Farmer does not distinguish here between inferences based on the presence of postcranial pneumaticity and inferences based on the distribution of postcranial pneumaticity. If all we know about a bone is that it is pneumatic, then she is correct in stating that the most we can conclude is that it was connected to the respiratory system in some way. (The thermoregulatory function of pneumaticity discussed by Seeley  has been demonstrated for cranial pneumaticity [Warncke and Stork 1977] but not for postcranial pneumaticity [Witmer 1997, O'Connor 2006]). But the inference of cervical and abdominal air sacs in non-avian dinosaurs does not depend simply on the existence of postcranial pneumaticity. Rather, these inferences are based on patterns of postcranial pneumaticity that are diagnostic for specific air sacs.
Historical Misconception #2: Vertebral Pneumaticity Only Comes From Cervical Air Sacs
“Pneumatization of the vertebrae and ribs is invariably accomplished by diverticuli [sic] of the cervical air sacs (McLelland 1989a), which are located outside the trunk and contribute little, if anything, to the respiratory air flow (Scheid and Piiper 1989). Presence of pneumatized vertebrae in non-avian dinosaurs therefore only speaks of the possible presence of such nonrespiratory diverticuli [sic], and cannot be regarded as indicative of an extensive, avian-style abdominal air-sac system.” (Ruben et al. 2003, p. 153)
This remarkable statement is repeated pretty much verbatim by Chinsamy and Hillenius (2004) and Hillenius and Ruben (2004). What’s remarkable about it is that is so thoroughly inaccurate. People have known for more than 100 years that the posterior parts of the vertebral column of birds are pneumatized by diverticula of the abdominal air sacs, and said as much in many papers–for example, Muller (1908), Cover (1953), King (1966, 1975), Duncker (1971), Hogg (1984a, b), and Bezuidenhout et al. (1999). Still, if McLelland said that the vertebrae and ribs are “invariably” pneumatized by diverticula of the cervical air sacs, it’s not their bad, right?
Okay, first, McLelland (1989) is a review paper and presents no new data (this will become really important later on, when we get back to Aerosteon). Second, here’s what McLelland actually said:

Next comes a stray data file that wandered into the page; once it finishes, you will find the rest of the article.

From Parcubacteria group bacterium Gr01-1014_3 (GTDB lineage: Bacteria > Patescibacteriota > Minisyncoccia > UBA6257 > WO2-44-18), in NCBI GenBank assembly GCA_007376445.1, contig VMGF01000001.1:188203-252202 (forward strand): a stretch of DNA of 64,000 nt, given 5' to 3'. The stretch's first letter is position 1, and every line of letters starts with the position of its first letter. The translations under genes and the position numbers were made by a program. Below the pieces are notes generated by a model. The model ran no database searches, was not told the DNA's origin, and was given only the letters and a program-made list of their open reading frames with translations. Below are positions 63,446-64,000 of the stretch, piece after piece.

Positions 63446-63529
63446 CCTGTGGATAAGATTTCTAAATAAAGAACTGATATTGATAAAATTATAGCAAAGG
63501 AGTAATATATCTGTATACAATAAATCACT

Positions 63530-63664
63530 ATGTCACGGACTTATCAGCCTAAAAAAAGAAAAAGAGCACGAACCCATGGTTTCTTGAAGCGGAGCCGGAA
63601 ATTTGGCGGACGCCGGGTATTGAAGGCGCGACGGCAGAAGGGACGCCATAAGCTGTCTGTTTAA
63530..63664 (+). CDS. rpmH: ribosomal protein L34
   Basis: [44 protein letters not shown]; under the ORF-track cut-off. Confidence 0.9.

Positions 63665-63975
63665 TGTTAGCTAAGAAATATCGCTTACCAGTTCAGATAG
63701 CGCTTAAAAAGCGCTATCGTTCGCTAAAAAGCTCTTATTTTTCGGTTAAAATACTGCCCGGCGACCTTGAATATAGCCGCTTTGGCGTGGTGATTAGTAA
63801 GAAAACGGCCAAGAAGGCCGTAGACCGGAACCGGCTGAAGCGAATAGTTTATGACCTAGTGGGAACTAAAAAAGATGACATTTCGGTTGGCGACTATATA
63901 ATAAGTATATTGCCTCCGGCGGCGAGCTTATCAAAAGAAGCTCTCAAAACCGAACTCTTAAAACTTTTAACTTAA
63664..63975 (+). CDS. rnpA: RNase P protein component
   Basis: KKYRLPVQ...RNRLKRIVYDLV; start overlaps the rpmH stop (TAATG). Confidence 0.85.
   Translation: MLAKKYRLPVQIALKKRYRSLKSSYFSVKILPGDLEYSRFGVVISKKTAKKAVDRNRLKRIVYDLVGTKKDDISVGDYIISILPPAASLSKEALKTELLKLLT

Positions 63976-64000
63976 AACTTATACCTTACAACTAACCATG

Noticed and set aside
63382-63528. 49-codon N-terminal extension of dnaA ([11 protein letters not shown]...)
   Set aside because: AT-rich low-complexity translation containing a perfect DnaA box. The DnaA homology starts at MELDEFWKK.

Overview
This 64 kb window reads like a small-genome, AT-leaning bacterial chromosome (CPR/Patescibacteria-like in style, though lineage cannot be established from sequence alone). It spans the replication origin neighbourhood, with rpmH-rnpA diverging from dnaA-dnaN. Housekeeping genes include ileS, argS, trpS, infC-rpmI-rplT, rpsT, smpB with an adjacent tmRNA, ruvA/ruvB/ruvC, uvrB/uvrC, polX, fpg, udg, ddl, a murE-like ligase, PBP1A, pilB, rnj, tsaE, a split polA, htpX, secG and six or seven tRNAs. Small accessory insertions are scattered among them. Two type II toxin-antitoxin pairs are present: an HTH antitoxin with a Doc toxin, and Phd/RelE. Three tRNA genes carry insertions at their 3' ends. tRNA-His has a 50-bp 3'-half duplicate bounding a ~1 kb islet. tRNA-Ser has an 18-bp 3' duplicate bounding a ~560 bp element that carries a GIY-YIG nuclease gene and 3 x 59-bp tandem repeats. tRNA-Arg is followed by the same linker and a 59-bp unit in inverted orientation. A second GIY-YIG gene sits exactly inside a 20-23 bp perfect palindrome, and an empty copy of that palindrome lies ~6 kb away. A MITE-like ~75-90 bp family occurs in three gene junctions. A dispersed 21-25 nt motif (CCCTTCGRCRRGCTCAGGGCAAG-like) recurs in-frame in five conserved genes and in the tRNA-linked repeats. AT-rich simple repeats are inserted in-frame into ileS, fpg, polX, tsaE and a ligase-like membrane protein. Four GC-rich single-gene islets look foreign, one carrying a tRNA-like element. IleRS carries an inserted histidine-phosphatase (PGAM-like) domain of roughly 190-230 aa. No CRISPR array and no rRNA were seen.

“What can be stated with certainty is that in birds generally the cervical air sac aerates the cervical and thoracic vertebrae (Fig. 5. 22) and the vertebral ribs; the clavicular air sac aerates the sternum, sternal ribs, pectoral girdle and humerus (Fig. 5. 23); and the abdominal air sac aerates the synsacrum, pelvis and femur.” (pp. 271-272)
By listing the synsacrum and pelvis separately, McLelland clearly meant that the synsacral vertebrae are pneumatized by the abdominal air sac, and this is confirmed by the sources he cited elsewhere: Hogg (1984a, b).
So Ruben et al. (2003)–and those who recycled that text–were relying not on any of their own research, or any primary research at all, but on a single review paper that actually says exactly the opposite of what they claim it does, based on other primary research papers (those by Hogg) that themselves say the same (opposite) thing.
Verdict: EPIC FAIL.
The Brave New Post-2005 World
He said, she said, yadda yadda. There are lots of inaccuracies in the literature, and it’s not like birds are extrasolar planets. If we want to know what is going on inside them, we can just look. That’s what O’Connor and Claessens (2005) did, by injecting and dissecting 200+ birds representing 19 avian orders. Know what they found? The cervical diverticula do not EVER go farther down the vertebral column than the middle of the thorax. NEVER EVER. So if you find pneumatic vertebrae in the posterior dorsals, sacrum, or tail, it’s pretty likely that they were pneumatized by diverticula of the abdominal air sacs.
I say “pretty likely” because it’s always possible that dinosaurian diverticula worked differently, and that the air that got into the posterior part of the vertebral column actually came from the cervical air sacs, or the lungs directly, or from arse gills, or possibly magic rocks. We can imagine lots of ways for air to get into the back half of the vertebral column, but the only one that we’ve ever seen work in a tetrapod* is diverticula of the abdominal air sacs. Dinosaurs may have worked differently, and had wacky cervical diverticula or arse gills or whatever. But those are not the obvious choices, and we don’t have any evidence for them; all the available evidence points to abdominal air sacs.